KIEV, Ukraine -- Ukrainian opposition leaders on Friday denounced a deal allowing Russia to keep its navy in Ukraine for another quarter of a century, saying it amounted to ceding control over the nation's territory.
The agreement is the first concrete sign that newly-elected President Viktor Yanukovych will steer Ukraine back into Russia's orbit, reversing his pro-Western predecessor's attempts to decrease Moscow's influence.
In return, Moscow gave the ex-Soviet republic steep discounts for the Russian natural gas on which its industries depend.
Wednesday's deal signed by Yanukovych and Russian President Dmitry Medvedev allows Russia to extend its lease of the Black Sea Port of Sevastopol for another 25 years after the current lease agreement expires in 2017.
Former President Viktor Yushchenko, who now leads opposition party Our Ukraine, said the deal amounted to Russia's "military occupation."
The agreement is set to come up for ratification next Tuesday in both Russia and Ukraine. Former Prime Minister Yulia Tymoshenko, who leads the biggest opposition faction in parliament, urged lawmakers to vote against the deal.
She said Friday that the agreement is a "strategic mistake" that would mean that "Ukraine has lost control over its territory."
But the opposition faces an uphill battle in trying to block the ratification in parliament, which is controlled by Yanukovych's party and its allies.
The opposition denounced the deal as illegal, saying that the constitution does not allow foreign troops to stay in Ukraine. But supporters of the agreement point at another section of the constitution that allows them to stay temporarily with parliament's approval.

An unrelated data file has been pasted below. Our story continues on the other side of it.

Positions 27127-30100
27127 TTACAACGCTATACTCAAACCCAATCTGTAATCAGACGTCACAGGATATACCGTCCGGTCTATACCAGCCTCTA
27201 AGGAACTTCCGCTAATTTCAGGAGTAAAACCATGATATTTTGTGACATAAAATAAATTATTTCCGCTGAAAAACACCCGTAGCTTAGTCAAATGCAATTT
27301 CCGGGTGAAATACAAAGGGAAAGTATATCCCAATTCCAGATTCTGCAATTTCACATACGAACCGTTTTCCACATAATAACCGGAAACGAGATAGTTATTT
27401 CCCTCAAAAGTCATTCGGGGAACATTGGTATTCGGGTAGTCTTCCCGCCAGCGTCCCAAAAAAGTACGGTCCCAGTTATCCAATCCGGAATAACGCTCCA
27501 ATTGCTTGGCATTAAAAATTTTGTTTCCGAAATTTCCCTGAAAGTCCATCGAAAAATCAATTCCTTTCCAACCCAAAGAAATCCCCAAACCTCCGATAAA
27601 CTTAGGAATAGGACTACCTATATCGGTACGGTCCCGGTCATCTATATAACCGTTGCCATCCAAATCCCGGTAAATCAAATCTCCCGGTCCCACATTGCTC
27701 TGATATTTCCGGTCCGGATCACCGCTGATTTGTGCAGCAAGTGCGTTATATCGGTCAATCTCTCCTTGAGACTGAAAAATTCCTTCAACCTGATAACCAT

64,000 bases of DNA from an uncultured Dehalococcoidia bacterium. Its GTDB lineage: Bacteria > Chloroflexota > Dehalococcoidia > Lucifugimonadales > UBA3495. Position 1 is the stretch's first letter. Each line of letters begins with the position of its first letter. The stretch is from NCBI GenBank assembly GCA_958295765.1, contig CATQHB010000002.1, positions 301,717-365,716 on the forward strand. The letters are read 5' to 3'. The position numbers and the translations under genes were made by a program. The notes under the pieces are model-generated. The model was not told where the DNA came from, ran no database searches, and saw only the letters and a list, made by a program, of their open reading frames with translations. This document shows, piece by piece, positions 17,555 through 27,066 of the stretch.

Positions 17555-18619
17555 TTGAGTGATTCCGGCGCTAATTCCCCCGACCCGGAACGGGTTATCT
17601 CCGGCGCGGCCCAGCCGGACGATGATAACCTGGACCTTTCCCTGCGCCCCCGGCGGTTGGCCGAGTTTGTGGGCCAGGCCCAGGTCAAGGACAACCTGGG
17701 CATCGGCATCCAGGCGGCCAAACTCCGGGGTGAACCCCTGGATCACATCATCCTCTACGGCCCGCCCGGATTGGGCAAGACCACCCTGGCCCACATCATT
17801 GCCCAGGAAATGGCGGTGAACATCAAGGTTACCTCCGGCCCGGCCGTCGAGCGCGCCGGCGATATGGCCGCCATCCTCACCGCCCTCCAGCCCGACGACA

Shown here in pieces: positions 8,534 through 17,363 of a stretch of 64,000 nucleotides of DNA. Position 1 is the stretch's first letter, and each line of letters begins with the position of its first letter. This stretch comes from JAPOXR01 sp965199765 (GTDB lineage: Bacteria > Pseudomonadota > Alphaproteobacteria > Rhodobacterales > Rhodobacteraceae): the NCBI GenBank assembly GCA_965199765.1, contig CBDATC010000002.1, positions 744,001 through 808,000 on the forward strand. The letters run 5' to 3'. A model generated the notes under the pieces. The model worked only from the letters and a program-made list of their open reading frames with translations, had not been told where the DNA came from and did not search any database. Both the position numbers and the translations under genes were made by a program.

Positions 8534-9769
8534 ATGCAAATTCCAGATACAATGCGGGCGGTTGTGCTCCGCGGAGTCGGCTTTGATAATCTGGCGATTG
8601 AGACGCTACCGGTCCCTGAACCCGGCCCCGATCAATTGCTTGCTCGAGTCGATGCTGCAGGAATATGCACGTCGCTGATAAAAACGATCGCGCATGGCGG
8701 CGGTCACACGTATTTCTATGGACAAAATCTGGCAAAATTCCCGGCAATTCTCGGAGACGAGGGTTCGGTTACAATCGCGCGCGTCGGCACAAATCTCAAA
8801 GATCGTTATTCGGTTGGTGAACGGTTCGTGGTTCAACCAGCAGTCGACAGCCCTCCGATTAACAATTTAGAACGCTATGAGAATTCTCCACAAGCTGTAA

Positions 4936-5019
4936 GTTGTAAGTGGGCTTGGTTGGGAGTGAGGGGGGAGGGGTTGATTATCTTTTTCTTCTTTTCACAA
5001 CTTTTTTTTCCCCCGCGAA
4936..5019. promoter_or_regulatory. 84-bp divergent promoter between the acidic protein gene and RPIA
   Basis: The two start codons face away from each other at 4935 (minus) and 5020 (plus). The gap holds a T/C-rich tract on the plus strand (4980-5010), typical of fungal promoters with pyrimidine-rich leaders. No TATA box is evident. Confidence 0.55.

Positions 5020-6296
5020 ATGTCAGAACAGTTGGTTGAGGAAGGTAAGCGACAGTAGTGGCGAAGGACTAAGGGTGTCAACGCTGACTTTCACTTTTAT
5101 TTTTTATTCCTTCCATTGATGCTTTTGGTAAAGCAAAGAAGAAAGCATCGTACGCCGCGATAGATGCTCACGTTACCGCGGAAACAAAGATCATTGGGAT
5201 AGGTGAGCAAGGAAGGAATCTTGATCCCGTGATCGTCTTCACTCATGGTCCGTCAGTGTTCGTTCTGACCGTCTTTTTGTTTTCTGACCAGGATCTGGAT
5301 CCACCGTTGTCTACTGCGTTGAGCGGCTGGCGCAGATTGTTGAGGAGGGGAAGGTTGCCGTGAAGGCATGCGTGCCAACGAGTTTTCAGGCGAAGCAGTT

Yushchenko pledged to join efforts with Tymoshenko, his fierce political rival, to block the ratification, but even he predicted that the majority coalition in parliament will have its way.
Some opposition lawmakers in the federal parliament and regional legislatures talked about launching impeachment proceedings against Yanukovych.
"Yanukovych's actions should be treated as a state treason, and an impeachment procedure should be launched in parliament," said Borys Tarasyuk, former foreign minister in Tymoshenko's government, who currently chairs a parliamentary committee on the European integration.
Analysts said the pact will trigger a deeper split in Ukrainian society between the Russian-speaking east and south and the western regions where nationalist sentiments run strong.
"The first evident consequence is a significant rise of temperature in Ukrainian politics," said political analyst Igor Zhdanov.